Over the years, we’ve collected quite the library of books related to orphan care. Since we know you’re passionate about orphans, but may not have the time to plow through all the resources available, we thought we’d share our absolute favorites with you. Click the book covers for more info.
Our favorite for gaining global perspective of the orphan problem:
A primer on orphans around the world, The Global Orphan Crisis explores the causes and realities of the global orphan crisis and what we all can do about it.
This book engages with the roots of the global orphan crisis all over the world, from low-income countries to high-income countries, the overwhelming size of orphan injustice, and the dangers that orphaned children face on a daily basis. It is packed with valuable and enlightening information, all backed by research and studies.
The second half of this accessible book explores God’s heart for orphans and practical solutions to the large and frightening problems that plague them, from large-scale systemic changes to small lifestyle changes we can all incorporate into our lives. How will you respond?
Our favorite for understanding a child’s need for attachment and how to create it:
When asked to recommend just one resource to parents of children from traumatic backgrounds, children who appear unable to attach, or children with behavioral issues, I always choose The Connected Child by Karyn Purvis, Ph.D., David Cross, Ph. D. and Wendy Lyons Sunshine.
This gem of a resource is a breath of fresh air for parents in the midst of the firestorm that often follows adoption, especially adoption of children from institutions. With a compassionate tone, the authors explain the science behind many of these children’s behaviors and give practical, proven techniques for dealing with them.
The book candidly addresses topics many adoptive parents are hesitant to admit they’re dealing with, such as hoarding, lying, and even violent outbursts.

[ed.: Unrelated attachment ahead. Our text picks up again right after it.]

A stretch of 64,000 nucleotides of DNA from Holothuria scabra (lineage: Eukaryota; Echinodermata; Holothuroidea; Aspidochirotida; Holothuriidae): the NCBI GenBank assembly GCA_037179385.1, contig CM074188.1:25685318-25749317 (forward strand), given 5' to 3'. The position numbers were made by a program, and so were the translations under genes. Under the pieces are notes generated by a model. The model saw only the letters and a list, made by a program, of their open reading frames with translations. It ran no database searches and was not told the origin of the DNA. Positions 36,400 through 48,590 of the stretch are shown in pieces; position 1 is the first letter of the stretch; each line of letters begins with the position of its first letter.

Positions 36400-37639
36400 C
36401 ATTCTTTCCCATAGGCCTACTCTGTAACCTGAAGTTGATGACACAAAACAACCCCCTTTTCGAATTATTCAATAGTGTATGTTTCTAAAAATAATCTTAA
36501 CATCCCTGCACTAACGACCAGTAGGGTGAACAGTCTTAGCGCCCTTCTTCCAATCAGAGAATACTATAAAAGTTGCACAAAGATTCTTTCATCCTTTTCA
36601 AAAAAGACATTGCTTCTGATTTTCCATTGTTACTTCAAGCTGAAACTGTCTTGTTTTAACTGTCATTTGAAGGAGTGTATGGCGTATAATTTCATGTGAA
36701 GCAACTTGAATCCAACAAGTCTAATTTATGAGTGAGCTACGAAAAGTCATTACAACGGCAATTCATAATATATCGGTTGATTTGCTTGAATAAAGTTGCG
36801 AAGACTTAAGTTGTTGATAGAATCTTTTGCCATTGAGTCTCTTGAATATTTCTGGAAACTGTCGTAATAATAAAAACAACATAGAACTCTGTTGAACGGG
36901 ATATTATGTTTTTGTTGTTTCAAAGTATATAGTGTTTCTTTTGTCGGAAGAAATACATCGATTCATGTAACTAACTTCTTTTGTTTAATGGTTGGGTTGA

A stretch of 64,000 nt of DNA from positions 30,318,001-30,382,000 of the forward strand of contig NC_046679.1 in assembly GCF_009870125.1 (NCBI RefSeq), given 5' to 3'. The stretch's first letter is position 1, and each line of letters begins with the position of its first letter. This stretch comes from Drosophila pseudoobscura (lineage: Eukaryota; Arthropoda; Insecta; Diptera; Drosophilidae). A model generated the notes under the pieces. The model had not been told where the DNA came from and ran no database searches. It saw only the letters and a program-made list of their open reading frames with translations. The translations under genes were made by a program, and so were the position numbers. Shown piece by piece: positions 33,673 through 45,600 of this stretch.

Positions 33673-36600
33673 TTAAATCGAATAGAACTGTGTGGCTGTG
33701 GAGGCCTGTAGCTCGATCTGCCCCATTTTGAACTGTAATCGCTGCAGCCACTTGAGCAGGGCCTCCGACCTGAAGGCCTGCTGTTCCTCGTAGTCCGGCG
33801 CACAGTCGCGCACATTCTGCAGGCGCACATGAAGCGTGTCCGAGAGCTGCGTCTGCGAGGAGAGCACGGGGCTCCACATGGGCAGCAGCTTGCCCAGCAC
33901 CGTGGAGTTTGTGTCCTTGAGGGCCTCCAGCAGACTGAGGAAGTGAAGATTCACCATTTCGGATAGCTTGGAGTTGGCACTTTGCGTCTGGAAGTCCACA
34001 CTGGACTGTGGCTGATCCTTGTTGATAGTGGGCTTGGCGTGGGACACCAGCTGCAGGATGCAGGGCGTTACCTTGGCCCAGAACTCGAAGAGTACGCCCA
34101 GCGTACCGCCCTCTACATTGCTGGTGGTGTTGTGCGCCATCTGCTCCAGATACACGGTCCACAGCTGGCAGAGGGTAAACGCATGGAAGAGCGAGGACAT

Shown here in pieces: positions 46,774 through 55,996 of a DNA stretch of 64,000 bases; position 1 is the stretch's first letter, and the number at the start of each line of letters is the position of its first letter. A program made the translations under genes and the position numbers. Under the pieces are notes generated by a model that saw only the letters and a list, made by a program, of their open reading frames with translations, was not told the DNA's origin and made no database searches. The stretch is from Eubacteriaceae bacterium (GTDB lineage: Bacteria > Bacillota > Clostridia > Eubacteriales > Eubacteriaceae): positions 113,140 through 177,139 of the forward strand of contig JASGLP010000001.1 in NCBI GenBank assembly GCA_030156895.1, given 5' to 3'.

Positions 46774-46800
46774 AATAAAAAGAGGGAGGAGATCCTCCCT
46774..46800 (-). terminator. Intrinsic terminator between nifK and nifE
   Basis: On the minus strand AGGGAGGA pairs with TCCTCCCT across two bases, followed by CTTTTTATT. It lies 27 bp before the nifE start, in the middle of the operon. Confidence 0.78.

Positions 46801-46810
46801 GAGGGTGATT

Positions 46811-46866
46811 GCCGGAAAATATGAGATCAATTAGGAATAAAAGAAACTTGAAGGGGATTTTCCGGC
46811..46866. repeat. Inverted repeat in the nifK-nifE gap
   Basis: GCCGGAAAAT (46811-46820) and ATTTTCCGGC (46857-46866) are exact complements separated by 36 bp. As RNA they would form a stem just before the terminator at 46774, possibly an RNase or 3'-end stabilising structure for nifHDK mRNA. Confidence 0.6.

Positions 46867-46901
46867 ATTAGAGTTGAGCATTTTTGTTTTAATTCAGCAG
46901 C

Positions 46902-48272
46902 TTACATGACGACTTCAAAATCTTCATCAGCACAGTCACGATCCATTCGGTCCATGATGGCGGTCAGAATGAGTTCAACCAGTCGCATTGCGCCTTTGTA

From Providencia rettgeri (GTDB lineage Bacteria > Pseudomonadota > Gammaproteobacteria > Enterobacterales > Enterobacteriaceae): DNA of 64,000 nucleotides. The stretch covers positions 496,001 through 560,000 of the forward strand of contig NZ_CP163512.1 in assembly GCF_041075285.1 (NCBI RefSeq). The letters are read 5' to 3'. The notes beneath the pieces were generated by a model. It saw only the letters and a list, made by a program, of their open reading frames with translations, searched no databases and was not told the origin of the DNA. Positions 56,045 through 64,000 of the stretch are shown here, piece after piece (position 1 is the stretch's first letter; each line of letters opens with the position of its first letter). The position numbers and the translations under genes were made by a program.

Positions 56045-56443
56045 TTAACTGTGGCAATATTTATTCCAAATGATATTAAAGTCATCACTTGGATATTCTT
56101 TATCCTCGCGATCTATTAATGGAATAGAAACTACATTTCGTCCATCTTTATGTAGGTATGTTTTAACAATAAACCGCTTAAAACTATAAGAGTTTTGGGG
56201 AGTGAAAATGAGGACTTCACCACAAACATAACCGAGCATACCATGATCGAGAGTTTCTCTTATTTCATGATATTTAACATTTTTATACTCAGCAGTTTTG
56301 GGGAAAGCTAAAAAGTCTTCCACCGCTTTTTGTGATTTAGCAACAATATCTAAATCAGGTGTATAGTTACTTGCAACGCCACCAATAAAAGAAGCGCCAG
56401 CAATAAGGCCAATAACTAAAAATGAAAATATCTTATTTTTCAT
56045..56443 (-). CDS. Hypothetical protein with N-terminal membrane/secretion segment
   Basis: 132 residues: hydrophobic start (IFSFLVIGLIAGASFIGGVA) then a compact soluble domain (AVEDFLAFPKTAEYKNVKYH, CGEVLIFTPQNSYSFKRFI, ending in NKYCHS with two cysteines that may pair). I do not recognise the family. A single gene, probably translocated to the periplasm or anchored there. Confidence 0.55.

By helping parents identify the root cause of certain behaviors, this book helps parents turn their children’s tantrums into opportunities to connect. Used consistently, these strategies often help children begin to feel safe. Only then can they connect with their new parents.
I personally recommend this book not only to the parents of children from hard places, but also their grandparents, teachers and friends!
Our favorite for understanding how orphan care reflects God’s heart toward each of us:
Written by The Boaz Project’s executive director, The Orphan’s Abba is a beautiful and inspiring work containing moving illustrations about orphan care as a reflection of the gospel. Her message rings clear: We are all chosen by God. April’s love and passion for orphan care is evident inside every page. ..Her inspiring words ultimately leap from the page and into a reader’s heart.
After reading The Orphan’s Abba, you can’t help but walk away with a greater sense of God’s wonderful love for each of His children.
Writer, Adoption Advocate, Editor for Hope’s Promise Adoption and Pregnancy Blog
Our favorite for understanding childhood trauma and how to overcome it :
Childhood Disrupted is an insightful and fascinating look at the groundbreaking ACE’s (Adverse Childhood Experiences) study and how childhood wounds can affect your health for the rest of your life, as well as what you can do about it.
Weaving together neuroscience, personal stories, and the power of one’s own past, this accessible and insightful book can help you understand both the struggles that orphans face as they grow up, as well as those of your friends and family…and maybe yourself. More importantly, it tells us all what we can do to reverse the damaging effects of early trauma, so as not to fall prey to the many physical, mental, and emotional issues often faced by those who suffered trauma.
Our favorite written from the perspective of an orphan:
The Boy From Baby House 10 is the harrowing story of a Russian boy’s first 9 years of life spent in the state-run orphan-care system. Alan Philps helps John Lahutsky tell his story of sheer determination and will to survive.
Born prematurely and with cerebral palsy, then abandoned by his mother at 18 months, John (known as Vanya) was diagnosed by the state authorities as an “imbecile” and “ineducable.” He was assigned to a bleak orphanage for those with physical and mental disabilities called Baby House 10.
The rest of the book is a detailed picture of the nightmarish orphanage system through the eyes of a little boy who, despite his dire surroundings, did not lose his spirit and intellectual curiosity. It is also the story of…
those who found him in the orphanage and sacrificially fought to help him escape a life of confinement.
This emotionally draining book fulfills the stated purpose of bringing awareness of the neglect and cruelty to children in the Russian orphanage system. It is also an amazing, miraculous example of God’s divine intervention through people committed to coming to the aid of some of the world’s most vulnerable children.
Believing in Miracles,